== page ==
Advanced Aerodynamics & Structures (AASI) hopes to clinch US type certification for its Jetcruzer 500 low-cost corporate turboprop by mid-1999, with first deliveries beginning by year-end.

The manufacturer, based in Long Beach, California, was originally due to begin deliveries by the end of 1998, but has suffered substantial delays caused by hold-ups over the transfer of a permit for its newly constructed manufacturing site. To raise an additional $8.5 million for the final phase of the Jetcruzer 500 development programme, AASI sold and leased back its 200,000ft2 (18,600m2) building to LaserLine Lease Financial on 22 February.

"Proceeds from the transaction will fully satisfy our capital requirements needed to enter production in anticipation of making initial deliveries in late 1999," says AASI chief executive Carl Chen.

Some of the hold-ups with the transfer to the new building have been connected with the setting up of a large autoclave for the manufacture of several composite structures used in the Jetcruzer. These include the aft cabin pressure bulkhead for aircraft 0003, which is in final assembly at the site. Fuselages for aircraft 0004 and 0005 have also been completed, says executive vice-president Gene Comfort.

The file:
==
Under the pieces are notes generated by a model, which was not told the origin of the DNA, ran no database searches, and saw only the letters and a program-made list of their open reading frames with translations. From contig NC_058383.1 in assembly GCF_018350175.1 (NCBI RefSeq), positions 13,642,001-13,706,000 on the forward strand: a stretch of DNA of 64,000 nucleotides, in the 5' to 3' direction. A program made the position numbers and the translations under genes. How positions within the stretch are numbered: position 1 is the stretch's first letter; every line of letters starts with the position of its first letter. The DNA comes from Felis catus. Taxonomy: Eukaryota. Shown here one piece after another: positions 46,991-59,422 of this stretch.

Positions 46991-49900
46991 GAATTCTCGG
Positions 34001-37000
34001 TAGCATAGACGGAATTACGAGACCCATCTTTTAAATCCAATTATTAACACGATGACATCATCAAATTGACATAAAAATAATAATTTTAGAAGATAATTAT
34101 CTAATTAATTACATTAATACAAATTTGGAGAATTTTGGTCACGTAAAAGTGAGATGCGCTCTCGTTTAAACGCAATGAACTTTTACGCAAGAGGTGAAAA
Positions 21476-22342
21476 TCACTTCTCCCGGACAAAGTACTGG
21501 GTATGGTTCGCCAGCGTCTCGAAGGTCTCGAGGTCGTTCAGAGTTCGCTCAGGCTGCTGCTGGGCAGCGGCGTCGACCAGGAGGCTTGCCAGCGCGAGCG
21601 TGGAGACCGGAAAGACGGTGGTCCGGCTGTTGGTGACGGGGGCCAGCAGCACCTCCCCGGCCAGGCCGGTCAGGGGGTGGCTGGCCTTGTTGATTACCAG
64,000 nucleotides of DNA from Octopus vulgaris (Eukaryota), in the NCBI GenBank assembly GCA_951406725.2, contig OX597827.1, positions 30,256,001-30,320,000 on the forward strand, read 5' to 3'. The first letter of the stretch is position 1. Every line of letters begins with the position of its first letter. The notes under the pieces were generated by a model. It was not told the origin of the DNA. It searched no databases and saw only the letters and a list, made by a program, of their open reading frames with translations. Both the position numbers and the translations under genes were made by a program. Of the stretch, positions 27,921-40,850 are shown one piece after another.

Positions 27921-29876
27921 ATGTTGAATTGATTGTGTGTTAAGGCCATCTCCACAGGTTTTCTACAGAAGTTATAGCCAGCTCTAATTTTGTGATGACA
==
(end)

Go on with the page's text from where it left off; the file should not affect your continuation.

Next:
AASI says it is still making final "tweaks" to enable the Jetcruzer to meet the 68kt (125km/h) stall speed target set for the aircraft as part of US certification requirements. Flight tests late in 1998 revealed the aircraft stalled at higher than desired speeds and subsequent testing has focused on reducing the stall speed accordingly.

"We are close to the target," says Comfort, who adds: "We are doing well on stall speed, and we are getting it as low as possible." The unconventional, pusher-configured, turboprop is fitted with a canard and was certified as "stall resistant" by the US Federal Aviation Administration in its proof-of-concept demonstrator form.

In spite of the delays, AASI says none of the 172 aircraft on firm order has been cancelled. "They are all good, non-refundable orders," says Comfort. He adds that, with the move into the new factory, the company is "-anticipating that we may even be able to catch up a bit". He reiterates that the programme has "-not been delayed by the FAA".

Source: Flight International